A Place As Kind As It Is Green

Feb 6, 2014 by

20th century American poet Marianne Moore traced her heritage back to Ireland;  her fascination with those roots comes through clearly in her poem “Spenser’s Ireland”, a meditation on Ireland and the Irish from the perspective of an Irish-American who has never set foot on the Emerald Isle.   The Spenser of the poem’s title is Edmund Spenser, 16th century English author of The Faerie Queene, who wrote a highly inflammatory prose pamphlet called  A View of the Present State of Ireland ; in this 1596 work, Spenser urges harsh reforms be used against the barbaric native Irish , who refuse to conform to what he believes is proper, civilized behavior.

By contrast,  Moore speaks gently, if somewhat ironically, of her green ancestral homeland, a small country which has long resisted more powerful invaders rather than bend a knee to a foreign ruler.  The Irish man and woman’s bone-deep refusal to give in ultimately saved Ireland from famine and continued dependence on the English Crown.  It’s a stubborn streak familiar to Irish-Americans, whose forefathers and foremothers courageously crossed the Atlantic and brought that “no surrender, no retreat”  disposition with them.    As a result,  many of us with Irish roots proudly share Moore’s slightly tongue-in-cheek sentiment :  “I am troubled, I’m dissatisfied, I’m Irish.”

 

indexeire

Spenser’s Ireland

has not altered; –
a place as kind as it is green,
the greenest place I’ve never seen.
Every name is a tune.
Denunciations do not affect
the culprit; nor blows, but it
is torture to him to not be spoken to.
They’re natural, –
the coat, like Venus’
mantle lined with stars,
buttoned close at the neck, – the
sleeves new from disuse.

If in Ireland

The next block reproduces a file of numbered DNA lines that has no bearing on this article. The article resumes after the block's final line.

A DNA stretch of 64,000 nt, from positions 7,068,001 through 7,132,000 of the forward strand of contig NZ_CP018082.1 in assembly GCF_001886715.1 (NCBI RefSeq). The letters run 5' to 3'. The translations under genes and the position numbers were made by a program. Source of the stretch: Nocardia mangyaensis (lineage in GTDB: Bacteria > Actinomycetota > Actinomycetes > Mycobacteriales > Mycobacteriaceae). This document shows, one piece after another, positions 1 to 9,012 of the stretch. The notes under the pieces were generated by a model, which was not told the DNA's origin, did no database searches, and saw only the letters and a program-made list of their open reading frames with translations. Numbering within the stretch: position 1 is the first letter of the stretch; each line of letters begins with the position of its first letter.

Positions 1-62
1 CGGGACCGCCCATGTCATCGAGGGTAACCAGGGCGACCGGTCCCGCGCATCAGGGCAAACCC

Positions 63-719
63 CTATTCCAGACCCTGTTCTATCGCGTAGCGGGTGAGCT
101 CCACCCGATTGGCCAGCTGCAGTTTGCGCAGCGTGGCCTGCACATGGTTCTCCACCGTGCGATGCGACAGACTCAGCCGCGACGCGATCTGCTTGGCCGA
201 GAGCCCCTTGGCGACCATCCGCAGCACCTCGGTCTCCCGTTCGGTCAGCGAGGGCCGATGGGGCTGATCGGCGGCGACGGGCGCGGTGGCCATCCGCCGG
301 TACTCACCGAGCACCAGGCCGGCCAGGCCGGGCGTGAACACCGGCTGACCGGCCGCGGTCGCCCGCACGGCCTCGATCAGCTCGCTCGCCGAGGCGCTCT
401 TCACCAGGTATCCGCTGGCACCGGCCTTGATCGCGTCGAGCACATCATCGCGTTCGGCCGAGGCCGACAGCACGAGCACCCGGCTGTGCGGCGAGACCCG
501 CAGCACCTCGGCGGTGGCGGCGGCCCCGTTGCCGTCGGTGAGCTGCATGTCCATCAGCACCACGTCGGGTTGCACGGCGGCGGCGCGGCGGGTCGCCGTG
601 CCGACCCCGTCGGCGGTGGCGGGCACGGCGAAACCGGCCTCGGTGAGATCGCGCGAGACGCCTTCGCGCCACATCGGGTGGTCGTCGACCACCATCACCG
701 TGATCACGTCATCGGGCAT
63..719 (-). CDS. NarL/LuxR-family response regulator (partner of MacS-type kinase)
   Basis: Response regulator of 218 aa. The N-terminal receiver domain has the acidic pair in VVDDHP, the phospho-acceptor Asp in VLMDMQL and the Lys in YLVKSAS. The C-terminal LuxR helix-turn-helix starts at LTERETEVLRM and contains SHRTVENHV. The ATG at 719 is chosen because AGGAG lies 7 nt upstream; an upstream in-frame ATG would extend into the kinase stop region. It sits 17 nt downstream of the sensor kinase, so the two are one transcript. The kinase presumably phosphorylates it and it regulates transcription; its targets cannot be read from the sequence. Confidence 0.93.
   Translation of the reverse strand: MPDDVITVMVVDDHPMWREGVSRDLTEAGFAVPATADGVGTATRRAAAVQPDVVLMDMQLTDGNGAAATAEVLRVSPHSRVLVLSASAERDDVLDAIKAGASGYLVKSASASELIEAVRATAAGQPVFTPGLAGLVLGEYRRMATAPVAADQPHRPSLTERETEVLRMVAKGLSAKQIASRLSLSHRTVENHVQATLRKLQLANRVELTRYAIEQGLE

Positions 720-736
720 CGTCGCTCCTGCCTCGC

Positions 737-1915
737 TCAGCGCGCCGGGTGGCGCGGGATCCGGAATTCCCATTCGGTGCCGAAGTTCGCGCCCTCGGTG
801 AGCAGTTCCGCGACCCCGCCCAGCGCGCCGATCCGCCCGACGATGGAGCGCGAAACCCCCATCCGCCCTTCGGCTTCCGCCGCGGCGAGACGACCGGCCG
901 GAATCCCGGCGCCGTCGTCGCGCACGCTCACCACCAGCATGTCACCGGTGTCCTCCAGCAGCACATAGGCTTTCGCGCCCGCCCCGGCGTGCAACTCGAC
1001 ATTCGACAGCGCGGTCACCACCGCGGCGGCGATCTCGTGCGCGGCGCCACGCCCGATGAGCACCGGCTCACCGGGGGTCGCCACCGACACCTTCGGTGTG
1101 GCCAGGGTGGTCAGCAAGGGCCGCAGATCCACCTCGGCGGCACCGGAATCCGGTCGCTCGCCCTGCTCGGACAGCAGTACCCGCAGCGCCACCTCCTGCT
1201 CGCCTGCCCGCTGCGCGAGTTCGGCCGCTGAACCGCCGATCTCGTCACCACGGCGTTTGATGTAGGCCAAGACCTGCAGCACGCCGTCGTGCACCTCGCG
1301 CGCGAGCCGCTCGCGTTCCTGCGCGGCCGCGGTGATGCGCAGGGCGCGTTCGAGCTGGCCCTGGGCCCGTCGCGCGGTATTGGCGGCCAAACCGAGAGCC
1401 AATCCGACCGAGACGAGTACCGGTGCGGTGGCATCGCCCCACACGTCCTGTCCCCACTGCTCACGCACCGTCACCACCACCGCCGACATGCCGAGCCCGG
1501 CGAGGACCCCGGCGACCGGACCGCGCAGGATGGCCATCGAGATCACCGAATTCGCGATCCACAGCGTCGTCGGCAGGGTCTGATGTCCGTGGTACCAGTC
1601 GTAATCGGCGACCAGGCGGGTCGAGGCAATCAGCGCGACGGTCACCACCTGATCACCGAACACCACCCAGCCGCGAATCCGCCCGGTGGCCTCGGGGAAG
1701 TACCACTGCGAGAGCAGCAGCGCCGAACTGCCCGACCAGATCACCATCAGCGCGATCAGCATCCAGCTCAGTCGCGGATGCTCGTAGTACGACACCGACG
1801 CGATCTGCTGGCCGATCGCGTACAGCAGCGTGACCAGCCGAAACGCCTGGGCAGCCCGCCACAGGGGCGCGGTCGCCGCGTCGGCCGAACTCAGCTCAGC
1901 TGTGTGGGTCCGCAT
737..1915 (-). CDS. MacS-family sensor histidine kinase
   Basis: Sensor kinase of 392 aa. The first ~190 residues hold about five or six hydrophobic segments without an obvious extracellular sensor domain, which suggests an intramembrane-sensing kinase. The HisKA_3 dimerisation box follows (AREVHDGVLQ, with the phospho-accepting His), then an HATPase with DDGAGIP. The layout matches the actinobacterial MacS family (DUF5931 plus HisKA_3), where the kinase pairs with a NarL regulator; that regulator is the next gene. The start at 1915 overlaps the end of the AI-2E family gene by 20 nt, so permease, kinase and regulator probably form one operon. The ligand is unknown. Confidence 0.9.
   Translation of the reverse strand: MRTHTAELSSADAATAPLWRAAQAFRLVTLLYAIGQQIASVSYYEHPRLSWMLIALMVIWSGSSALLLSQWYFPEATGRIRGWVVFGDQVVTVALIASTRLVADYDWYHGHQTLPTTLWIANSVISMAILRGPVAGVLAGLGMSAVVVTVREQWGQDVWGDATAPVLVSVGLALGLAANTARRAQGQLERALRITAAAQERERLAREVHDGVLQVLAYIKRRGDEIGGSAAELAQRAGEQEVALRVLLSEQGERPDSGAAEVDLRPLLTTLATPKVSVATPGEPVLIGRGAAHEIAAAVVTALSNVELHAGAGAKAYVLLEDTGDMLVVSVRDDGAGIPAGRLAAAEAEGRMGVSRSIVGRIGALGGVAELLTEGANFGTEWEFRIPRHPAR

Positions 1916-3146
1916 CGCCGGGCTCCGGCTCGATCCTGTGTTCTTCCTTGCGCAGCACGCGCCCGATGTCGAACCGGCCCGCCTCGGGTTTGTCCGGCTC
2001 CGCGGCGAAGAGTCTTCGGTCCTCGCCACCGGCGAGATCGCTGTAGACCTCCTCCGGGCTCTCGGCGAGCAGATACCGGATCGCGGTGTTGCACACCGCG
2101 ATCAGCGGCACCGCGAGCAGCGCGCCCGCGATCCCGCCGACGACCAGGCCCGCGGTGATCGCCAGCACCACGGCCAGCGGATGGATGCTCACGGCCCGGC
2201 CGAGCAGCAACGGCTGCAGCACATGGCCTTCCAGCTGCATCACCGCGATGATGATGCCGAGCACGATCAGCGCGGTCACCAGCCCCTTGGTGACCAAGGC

they play the harp backward at need,
and gather at midday the seed
of the fern, eluding
their “giants all covered with iron,” might
there be fern seed for unlearn-
ing obduracy and for reinstating
the enchantment?
Hindered characters
seldom have mothers
in Irish stories, but they all have grandmothers.

It was Irish;
a match not a marriage was made
when my great great grandmother’d said
with native genius for
disunion, “Although your suitor be
perfection, one objection
is enough; he is not
Irish.” Outwitting
the fairies, befriending the furies,
whoever again
and again says, “I’ll never give in,” never sees

that you’re not free
until you’ve been made captive by
supreme belief, – credulity
you say? When large dainty
fingers tremblingly divide the wings
of the fly for mid-July
with a needle and wrap it with peacock-tail,
or tie wool and
buzzard’s wing, their pride,
like the enchanter’s
is in care, not madness. Concurring hands divide

flax for damask
that when bleached by Irish weather
has the silvered chamois-leather
water-tightness of a
skin. Twisted torcs and gold new-moon-shaped
lunulae aren’t jewelry
like the purple-coral fuchsia-tree’s. Eire –
the guillemot
so neat and the hen
of the heath and the
linnet spinet-sweet-bespeak relentlessness? Then

they are to me
like enchanted Earl Gerald who
changed himself into a stag, to
a great green-eyed cat of
the mountain. Discommodity makes
them invisible; they’ve dis-
appeared. The Irish say your trouble is their
trouble and your
joy their joy? I wish
I could believe it;
I am troubled, I’m dissatisfied, I’m Irish.

from The Complete Poems of Marianne Moore, 1961

 

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May 2, 2013 by

The Children of Pride , the Adhene: These are the fairies of the Isle of Man – the word means ‘themselves’ in Manx Gaelic. They were easily offended when called by the wrong name or by invoking them; extremely malicious when they thought themselves wronged by humans.

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